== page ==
The World Bank estimates that food prices have gone up by 83 percent globally over the last three years. Wheat prices have risen by 120 percent in the last year and in just the last two months, the price of rice has risen by 75 percent. The World Banks says increased food prices is not a temporary phenomenon but is likely to persist in the medium term.

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Posted in * Culture-Watch, * Economics, Politics, Economy, Globalization, Poverty

Canon Cameron: Lambeth Won’t Affirm North American Innovations

Speaking at a conference on the proposed Anglican Covenant, the Rev. Canon Gregory Cameron, deputy secretary general of the Anglican Consultative Council, did not offer hope to those eager for other Anglican provinces to follow the North American churches’ perceived leadership in social justice ministries.

Canon Cameron was the final keynote speaker at “An Anglican Covenant: Divisive or Reconciling?”, a conference held April 10-12 at The General Theological Seminary’s Desmond Tutu Center. He explained that the Archbishop of Canterbury has no juridical authority, and noted that while individual bishops have differing levels of sympathy for full inclusion of homosexual persons, neither intervention nor affirmation can be expected at this summer’s Lambeth Conference.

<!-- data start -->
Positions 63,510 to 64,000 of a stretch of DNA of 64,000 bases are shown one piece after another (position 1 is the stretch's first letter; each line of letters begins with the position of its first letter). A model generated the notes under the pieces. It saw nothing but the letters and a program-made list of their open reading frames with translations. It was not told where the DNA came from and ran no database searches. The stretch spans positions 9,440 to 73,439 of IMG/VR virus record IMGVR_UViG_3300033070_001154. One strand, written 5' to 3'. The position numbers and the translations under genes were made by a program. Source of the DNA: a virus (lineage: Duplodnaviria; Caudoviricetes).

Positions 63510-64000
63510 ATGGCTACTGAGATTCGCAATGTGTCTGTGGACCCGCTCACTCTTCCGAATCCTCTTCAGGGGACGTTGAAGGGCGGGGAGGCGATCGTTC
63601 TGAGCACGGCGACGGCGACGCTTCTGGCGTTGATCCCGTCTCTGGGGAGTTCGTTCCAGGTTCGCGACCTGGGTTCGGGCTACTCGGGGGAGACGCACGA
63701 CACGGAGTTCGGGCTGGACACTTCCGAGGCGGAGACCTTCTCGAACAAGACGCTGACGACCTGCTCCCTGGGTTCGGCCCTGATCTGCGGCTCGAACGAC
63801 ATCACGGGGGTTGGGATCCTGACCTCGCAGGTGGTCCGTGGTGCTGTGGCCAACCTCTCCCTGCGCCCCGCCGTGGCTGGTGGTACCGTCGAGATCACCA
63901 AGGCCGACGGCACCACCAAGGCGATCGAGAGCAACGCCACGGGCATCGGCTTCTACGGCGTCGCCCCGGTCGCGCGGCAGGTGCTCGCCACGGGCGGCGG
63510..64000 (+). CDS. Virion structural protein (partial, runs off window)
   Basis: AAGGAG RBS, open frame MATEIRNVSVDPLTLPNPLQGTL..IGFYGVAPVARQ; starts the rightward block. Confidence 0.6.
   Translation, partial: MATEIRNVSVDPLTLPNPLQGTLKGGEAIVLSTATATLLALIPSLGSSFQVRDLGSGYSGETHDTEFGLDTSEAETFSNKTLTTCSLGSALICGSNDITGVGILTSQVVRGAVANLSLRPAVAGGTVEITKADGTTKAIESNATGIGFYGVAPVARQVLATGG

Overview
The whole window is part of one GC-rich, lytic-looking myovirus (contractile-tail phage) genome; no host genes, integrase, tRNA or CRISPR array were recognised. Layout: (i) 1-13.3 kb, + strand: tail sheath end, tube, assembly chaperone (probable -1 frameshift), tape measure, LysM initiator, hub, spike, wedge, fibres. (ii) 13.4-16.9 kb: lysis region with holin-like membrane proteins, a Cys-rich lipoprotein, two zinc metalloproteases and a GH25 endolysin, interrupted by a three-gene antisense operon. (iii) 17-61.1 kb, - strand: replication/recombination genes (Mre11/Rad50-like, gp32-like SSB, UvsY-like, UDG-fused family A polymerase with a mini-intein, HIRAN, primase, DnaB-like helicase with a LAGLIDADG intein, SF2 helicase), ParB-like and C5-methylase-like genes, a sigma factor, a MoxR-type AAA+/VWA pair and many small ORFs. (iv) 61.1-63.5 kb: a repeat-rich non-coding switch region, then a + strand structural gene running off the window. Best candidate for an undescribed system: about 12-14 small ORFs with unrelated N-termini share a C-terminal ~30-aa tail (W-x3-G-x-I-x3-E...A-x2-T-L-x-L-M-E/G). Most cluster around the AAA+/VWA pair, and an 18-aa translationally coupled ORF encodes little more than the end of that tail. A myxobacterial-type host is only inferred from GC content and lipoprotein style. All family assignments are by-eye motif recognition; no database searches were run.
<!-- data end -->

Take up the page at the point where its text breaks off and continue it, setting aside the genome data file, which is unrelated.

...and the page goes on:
“We must get our ecclesiology right,” he stressed. “Lambeth bishops cannot command and require. They can only commend. Therefore when any of the instruments speak, they don’t speak as law but as advisors. Like the [British] monarchy, they do not rule or govern, but they can be consulted.”

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Posted in * Anglican - Episcopal, Anglican Covenant

Elizabeth Goddard: Developing Evangelical Women as Leaders

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Posted in * Anglican - Episcopal, Anglican Provinces, Church of England (CoE)

Episcopal Priest denied Access To church In Groton

When the newly appointed “priest-in-charge” of the Bishop Seabury Church, the Rev. David Cannon, came to the church Tuesday morning, he was denied entry.

He was not given the keys or granted access to records.

Cannon, however, said he does not have any hard feelings. He accepted the appointment well aware of the ongoing tug of war between church parishioners and the Episcopal Diocese of Connecticut.